During the 20th century, obituaries became more of a tribute to the person and more information was included. If your ancestor died after World War I, he or she was more likely to have an obituary that listed an occupation.
5. Personal Papers
If any personal papers for your family still exist, definitely explore them. Pay stubs, time cards, old tax records, licenses, certificates, and membership documents can all give you information about what a person did for a living.
Often this kind of information was discarded long ago, but not always. Trade certificates and licenses, in particular, may have survived as this information was often kept as proof that the person was qualified to work in that trade or profession.
Here is a photo of a trade certificate from 1857 that belonged to my husband’s great-great grandfather, showing that he had passed the examination to become a certified cabinet maker. The certificate is written in German.
If the above sources don’t reveal the work your ancestor did, here are some other places you may want to check. Remember, your relative may have held several jobs throughout their life so it is best to check all available records to get the fullest picture.
- 6. Employee records – government agencies and large corporations often published employee records, some of which are available through museums and archives. This is especially true for railroads, postal service employees, and people employed in foreign countries. Teachers and other school staff may often be listed in yearbooks.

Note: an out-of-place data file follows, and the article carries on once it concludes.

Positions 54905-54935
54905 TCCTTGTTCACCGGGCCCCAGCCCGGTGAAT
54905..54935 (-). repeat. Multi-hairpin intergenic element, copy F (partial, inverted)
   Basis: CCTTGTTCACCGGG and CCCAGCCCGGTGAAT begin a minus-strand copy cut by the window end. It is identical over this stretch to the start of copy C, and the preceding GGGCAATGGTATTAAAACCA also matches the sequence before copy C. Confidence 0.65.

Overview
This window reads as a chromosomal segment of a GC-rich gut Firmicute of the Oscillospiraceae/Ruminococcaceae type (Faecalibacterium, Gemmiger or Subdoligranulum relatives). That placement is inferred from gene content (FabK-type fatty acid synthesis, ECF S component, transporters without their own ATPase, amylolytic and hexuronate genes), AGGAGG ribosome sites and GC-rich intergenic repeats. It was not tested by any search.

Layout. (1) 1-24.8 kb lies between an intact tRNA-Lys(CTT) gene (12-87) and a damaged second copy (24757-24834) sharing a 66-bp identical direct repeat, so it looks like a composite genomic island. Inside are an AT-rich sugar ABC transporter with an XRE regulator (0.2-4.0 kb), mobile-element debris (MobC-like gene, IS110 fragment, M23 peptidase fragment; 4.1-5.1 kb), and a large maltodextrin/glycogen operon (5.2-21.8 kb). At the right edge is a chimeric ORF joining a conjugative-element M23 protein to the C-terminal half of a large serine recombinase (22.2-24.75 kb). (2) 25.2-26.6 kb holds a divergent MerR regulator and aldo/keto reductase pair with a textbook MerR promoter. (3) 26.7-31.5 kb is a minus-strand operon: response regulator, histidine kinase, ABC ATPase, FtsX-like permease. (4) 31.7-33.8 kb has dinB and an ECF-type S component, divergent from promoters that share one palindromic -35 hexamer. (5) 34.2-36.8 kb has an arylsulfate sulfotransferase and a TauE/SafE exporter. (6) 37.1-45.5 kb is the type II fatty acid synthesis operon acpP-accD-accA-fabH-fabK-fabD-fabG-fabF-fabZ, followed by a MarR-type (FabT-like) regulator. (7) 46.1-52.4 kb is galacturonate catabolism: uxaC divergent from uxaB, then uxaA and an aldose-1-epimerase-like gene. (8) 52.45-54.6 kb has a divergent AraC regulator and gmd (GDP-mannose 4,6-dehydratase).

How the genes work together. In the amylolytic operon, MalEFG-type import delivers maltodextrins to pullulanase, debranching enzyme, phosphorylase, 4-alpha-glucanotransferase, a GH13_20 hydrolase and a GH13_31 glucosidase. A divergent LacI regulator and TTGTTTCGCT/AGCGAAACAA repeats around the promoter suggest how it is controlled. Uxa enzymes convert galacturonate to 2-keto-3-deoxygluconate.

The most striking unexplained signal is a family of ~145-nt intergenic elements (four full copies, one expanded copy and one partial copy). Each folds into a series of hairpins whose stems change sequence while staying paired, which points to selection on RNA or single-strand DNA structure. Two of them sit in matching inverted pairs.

- 7. Immigration records – passenger lists sometimes list occupation next to the person’s name. This was dependent on how thorough the record keeper was when taking down information from passengers, but occupations were sometimes included. Find immigration records here, here and here.
- 8. Draft registration cards – men were required to list their occupation and employer when registering for the draft in the United States. Cards from both World War I and World War II contained this information. Here is an image of my husband’s grandfather’s draft registration card from World War II. It lists his place of employment as Marathon Paper Mills Co. in Wausau, Wisconsin.
- 9. Biographical records – these books contain biographies of prominent citizens who lived in a particular area. If your ancestor is included, the biography will contain a comprehensive record of his or her occupation.
These resources should give you plenty of options when searching for your ancestor’s occupation. Good luck!
You might also like:
- This Unique Site Lists Nearly 100,000 Occupational Records for Free
- 10 Common 19th Century Occupations That You’re Not Likely to See Today
- 5 Uncommon Places to Find Your Ancestors’ Missing Parents
Janet Meydam is a freelance writer who has over 40 years of experience in genealogy as a hobby. Her knowledge includes researching many different records from the United States, Germany and Poland. She is also a co-author of her parents’ family history book “I Come from a Long Line of Dilleys.” Janet works as an occupational therapist. She and her husband Tim have three adult children and live in Wisconsin.
Image credit: Chickering’s Pianoforte Manufactory – varnishing room, Tremont Street, Boston, Mass. Library of Congress.